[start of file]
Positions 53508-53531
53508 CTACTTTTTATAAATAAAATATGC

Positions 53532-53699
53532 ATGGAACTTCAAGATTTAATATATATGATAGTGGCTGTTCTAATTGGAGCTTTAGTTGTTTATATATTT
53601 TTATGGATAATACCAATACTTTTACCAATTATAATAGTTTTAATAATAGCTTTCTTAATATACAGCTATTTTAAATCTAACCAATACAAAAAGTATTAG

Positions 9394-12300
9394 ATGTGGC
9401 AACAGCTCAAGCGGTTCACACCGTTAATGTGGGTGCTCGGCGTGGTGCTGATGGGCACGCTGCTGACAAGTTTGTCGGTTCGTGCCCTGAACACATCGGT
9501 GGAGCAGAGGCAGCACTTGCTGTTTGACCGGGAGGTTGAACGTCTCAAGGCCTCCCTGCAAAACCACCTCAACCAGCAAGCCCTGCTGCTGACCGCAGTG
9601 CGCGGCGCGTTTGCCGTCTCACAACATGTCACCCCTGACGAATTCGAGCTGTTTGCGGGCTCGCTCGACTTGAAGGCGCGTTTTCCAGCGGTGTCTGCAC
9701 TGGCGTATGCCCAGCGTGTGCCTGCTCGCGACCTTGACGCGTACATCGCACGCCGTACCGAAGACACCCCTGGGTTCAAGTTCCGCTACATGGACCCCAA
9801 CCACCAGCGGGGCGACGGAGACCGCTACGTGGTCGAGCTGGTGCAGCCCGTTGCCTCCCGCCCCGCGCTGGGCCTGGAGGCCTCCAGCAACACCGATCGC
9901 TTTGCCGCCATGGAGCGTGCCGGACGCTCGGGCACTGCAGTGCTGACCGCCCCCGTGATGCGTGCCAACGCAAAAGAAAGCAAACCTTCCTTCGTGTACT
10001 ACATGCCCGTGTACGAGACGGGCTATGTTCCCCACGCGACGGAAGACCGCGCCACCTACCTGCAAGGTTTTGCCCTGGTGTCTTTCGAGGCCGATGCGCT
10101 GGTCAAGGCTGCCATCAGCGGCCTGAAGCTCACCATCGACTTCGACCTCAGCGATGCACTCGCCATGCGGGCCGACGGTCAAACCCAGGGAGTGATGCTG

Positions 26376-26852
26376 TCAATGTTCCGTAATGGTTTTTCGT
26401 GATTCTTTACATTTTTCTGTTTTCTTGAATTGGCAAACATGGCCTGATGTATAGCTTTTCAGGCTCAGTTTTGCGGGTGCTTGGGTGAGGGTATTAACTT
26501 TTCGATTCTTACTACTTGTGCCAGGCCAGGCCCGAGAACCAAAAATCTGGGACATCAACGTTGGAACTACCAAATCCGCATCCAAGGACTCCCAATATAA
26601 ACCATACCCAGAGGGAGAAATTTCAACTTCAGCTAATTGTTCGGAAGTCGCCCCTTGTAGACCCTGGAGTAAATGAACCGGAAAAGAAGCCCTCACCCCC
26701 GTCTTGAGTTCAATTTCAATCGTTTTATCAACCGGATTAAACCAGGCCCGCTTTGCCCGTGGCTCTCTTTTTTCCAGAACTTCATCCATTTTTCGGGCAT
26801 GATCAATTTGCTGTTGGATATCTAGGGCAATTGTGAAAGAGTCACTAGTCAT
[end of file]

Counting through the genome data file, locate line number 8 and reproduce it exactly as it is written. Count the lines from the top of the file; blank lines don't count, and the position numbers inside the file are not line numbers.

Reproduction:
9401 AACAGCTCAAGCGGTTCACACCGTTAATGTGGGTGCTCGGCGTGGTGCTGATGGGCACGCTGCTGACAAGTTTGTCGGTTCGTGCCCTGAACACATCGGT